C. S. Lewis’s Narnia Chronicles have often been criticized for not being as carefully crafted or coherent as Tolkien’s fantastic creations. Critics have wondered why the Narnians have a Christmas or why Bacchus appears at the liberation of Narnia from Miraz. Ward argues that Lewis did have a coherent vision for these books: each book is intended to evoke one of the seven medieval planets. For instance, The Lion, the Witch, and the Wardrobe was meant to evoke the spirit of Jupiter, Prince Caspian that of Mars, and so on. Ward demonstrates the plausibility of this thesis by demonstrating the importance of the medieval view of the heavens to Lewis in his scholarly writings, his poetry, and his other fiction (especially the Space Trilogy). Ward is able to demonstrate from these writings that Lewis had definite ideas about what each of the planets was intended to represent or evoke. He then seeks to connect each of the Chronicles with one of these planets. Ward is at his most convincing when he can show that his thesis can explain the presence of incongruous material in the Chronicles. The major obstacle to Ward’s thesis (which he does address) is the lack of any documentary evidence that Lewis really intended what Ward says he did. One other caution (made, I believe, by Alan Jacobs) is that Ward’s thesis should be seen as illuminating one aspect of the Chronicles rather than the key that unlocks the whole.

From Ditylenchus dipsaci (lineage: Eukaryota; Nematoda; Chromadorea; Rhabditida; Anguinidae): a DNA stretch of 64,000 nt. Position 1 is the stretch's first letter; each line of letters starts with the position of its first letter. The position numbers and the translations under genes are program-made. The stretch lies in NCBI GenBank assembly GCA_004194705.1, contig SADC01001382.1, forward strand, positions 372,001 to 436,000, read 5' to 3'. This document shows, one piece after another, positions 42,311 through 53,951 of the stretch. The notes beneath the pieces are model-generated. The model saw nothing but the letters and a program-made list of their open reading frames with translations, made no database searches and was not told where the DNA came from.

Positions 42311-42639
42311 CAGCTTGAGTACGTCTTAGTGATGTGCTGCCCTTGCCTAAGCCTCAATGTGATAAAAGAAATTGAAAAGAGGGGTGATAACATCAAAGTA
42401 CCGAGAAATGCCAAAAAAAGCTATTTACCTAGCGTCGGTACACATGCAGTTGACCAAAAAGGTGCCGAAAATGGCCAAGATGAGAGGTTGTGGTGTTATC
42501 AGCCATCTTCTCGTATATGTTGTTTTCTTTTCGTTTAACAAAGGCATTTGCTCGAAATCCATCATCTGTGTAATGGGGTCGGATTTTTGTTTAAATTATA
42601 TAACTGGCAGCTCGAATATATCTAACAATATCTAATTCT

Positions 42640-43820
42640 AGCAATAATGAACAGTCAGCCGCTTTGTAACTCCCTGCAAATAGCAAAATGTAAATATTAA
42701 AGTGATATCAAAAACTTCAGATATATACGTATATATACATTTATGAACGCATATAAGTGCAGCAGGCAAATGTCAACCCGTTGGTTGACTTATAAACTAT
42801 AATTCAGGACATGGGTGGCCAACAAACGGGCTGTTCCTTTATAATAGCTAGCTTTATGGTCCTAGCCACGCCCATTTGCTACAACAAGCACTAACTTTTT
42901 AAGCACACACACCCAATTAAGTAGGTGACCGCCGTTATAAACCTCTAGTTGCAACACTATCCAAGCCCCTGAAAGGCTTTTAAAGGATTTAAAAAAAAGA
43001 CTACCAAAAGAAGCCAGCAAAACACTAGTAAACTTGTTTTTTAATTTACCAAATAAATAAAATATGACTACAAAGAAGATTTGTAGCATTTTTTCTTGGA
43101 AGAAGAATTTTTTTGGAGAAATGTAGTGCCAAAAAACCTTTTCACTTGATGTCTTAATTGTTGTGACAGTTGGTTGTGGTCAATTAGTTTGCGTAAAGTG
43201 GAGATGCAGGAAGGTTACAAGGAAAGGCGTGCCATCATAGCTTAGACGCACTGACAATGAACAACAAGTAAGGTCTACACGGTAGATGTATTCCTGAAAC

Howe, Daniel Walker. What Hath God Wrought: The Transformation of America, 1815-1848. The Oxford History of the United States. Edited by David M. Kennedy. New York: Oxford University Press, 2007.
Howe’s book is another excellent entry in the Oxford History of the United States series. Howe does not quite measure up to the works of Wood and McPherson, which flank it, but it is nonetheless and excellent work. Positively, he gives religion significant coverage in his history, but, negatively, his summaries of American religion were not always accurate. More difficult to evaluate is Howe’s evident bias for John Quincy Adams (the book is dedicated to him) and against Andrew Jackson. Howe, I believe, is correct in his moral evaluations of these two men (as well as in his negative evaluation of Polk). Furthermore, I believe moral evaluation is appropriate in historical works. Nonetheless, I felt the need to turn to Remini and Wilentz to get a better understanding of the "other side," as it were. I’m glad I bought Howe, and I’m glad a library was available in which I could refer to the other two works.
Habel, Norman C. The Land is Mine: Six Biblical Land Ideologies. Minneapolis: Fortress, 1995.